In the seaside resort of Larnaca, Cyprus, the European summer travel season goes on — and that suits everyone there just fine.
With temperatures in the high 80s and a cooling breeze from the Mediterranean, visitors from Germany, the U.K. and Russia are trying to squeeze in one last beach vacation before winter.
It’s already rainy and cold in Scandinavia and other parts of northern Europe, where fall is in full swing. Cyprus is one of Europe’s last warm-weather holdouts. Not surprisingly, that has extended the tourist season here, too.
“Visitors from Northern Europe prefer late summer and early fall because it isn’t as hot here,” says Sophia Charalambous, a market development officer for Visit Cyprus. “So this October is high season here.”
Cyprus is an island in the eastern Mediterranean. It’s about 80 miles south of the Turkish coast and west of Syria and Lebanon. A member of the European Union, it is famous for wreck diving, dessert wine and artisan traditions like needlepoint lace and basket weaving.
The somewhat central location of Cyprus — between Europe and the Middle East — makes it a favorite destination of Europeans, Israelis and Russians. It’s a curious meeting point, but the road signs tell the story. In Larnaca, near historic St. Lazarus Church, you can see signs in Greek, English and Russian. The receptionists at the Opera Hotel on the main square easily switch among the three languages, depending on the guest.
As an American in Cyprus, I felt a little uneasy at first about sharing a resort with so many Russians. But as one local explained to me, the eastern Europeans, including the Russians, Bulgarians and Poles, come here to escape politics. And, as it turned out, all of the Russians I met were exceptionally friendly. After all, they were on vacation — or maybe dodging conscription.
Cyprus is relatively safe. COVID cases remain low and there are no vaccine requirements for entry. The Department of State classifies Cyprus as a “1,” which means you should exercise normal precautions. The most prominent government warning is to use an authorized crossing point when entering the Turkish side of the island and not to take pictures of any border crossings.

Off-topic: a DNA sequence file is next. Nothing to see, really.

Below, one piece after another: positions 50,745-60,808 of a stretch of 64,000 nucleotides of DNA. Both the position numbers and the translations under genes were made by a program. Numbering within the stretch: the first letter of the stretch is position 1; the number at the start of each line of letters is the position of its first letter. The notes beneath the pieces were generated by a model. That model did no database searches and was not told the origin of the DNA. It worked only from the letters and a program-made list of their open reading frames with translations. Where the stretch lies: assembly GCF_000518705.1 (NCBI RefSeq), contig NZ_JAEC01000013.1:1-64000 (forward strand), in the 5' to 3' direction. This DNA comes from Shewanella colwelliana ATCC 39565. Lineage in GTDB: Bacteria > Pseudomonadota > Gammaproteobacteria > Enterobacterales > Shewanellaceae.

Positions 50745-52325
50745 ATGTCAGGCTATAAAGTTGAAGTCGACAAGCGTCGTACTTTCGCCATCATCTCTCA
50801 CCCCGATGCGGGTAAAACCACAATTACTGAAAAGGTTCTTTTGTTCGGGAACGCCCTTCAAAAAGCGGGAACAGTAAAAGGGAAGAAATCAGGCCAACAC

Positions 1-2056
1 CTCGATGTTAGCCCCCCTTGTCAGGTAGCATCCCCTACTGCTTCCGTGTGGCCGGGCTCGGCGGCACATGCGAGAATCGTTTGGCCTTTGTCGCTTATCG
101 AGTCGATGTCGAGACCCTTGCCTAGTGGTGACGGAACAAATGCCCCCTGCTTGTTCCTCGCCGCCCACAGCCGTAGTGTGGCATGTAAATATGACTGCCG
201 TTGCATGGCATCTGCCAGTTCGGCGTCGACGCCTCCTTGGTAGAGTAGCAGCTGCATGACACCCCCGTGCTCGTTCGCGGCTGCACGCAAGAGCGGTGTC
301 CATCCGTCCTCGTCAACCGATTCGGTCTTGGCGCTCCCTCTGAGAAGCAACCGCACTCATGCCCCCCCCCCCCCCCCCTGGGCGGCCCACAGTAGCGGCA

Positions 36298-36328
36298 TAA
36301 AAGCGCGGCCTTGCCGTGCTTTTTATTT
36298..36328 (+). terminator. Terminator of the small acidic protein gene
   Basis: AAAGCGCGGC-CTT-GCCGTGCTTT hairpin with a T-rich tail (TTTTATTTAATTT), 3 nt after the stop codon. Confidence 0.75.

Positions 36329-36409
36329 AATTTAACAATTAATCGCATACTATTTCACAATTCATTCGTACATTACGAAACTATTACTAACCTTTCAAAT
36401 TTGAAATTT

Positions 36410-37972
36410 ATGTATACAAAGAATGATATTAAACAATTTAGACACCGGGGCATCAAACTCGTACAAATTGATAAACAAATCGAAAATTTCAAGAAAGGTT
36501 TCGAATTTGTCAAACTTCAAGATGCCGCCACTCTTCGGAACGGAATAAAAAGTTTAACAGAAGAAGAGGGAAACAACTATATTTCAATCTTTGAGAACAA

But “safe” is a relative term. If you live in Cyprus, you have to remember to avoid drinking the tapwater (it’s not safe, say locals) and, while I’m on the subject of bathrooms, never flush toilet paper. It clogs the antiquated pipes. For more information on travel safety, see my free guide on travel health and safety.
Tourism to Cyprus took a hit during the pandemic, with visitors dropping dropping below 500,000 and then rebounding.
This summer, Cyprus tourism authorities reported that revenue from tourism reached $382 million for the first half of the year, up 55 percent from a year before. Officials are hoping for a full recovery by 2023
Cyprus is not exactly on the map for most American visitors. Tourism officials say many Americans who come to Cyprus are exploring their cultural heritage. There are some special-interest tourists, too — those who are interested in the culinary scene or the island’s artisans. Cyprus also offers a lot for adventure-seekers. The wreck of the Zenobia, a ferry that sank on her maiden voyage in 1980, is a draw for scuba divers. Still, last year, fewer than 20,000 Americans came to Cyprus, making it one of the more undiscovered European destinations.
In Nicosia, there’s a more laid-back vibe than you find in other southern European destinations. Even Athens seems more high-strung — a word that’s not often used to describe Athens — in comparison to the Cypriot capital.
In the old town, tourists browse the antique shops and clothing stores. In the evening, they sip coffee and sit with their hookahs in one of the many cafes under the watchful gaze of the ever-present St. Helen cats.
Cyprus is an ideal destination for travelers who lover history. The Cyprus Museum in downtown Nicosia is just a sampling of that history, with exhibits that take you from Neolithic artifacts to the early Bronze Age. At this time of year, there are few visitors and plenty of opportunities to linger and read every display.
There are fewer tourists in Nicosia, the capital, than in Larnaca. Most of the visitors I met were from Germany and the U.K, and many seemed to be on organized tours. You can easily hit the highlights of Nicosia in a day, including the museums and old town. But this city, and indeed this island, piques your curiosity. It is a place that doesn’t quite align with your perceptions. It is somewhere between Europe and the Middle East, and yet depending on where you are, it is also fiercely Greek or Turkish.
For visitors, Cyprus is a mystery that is begging to be explored.
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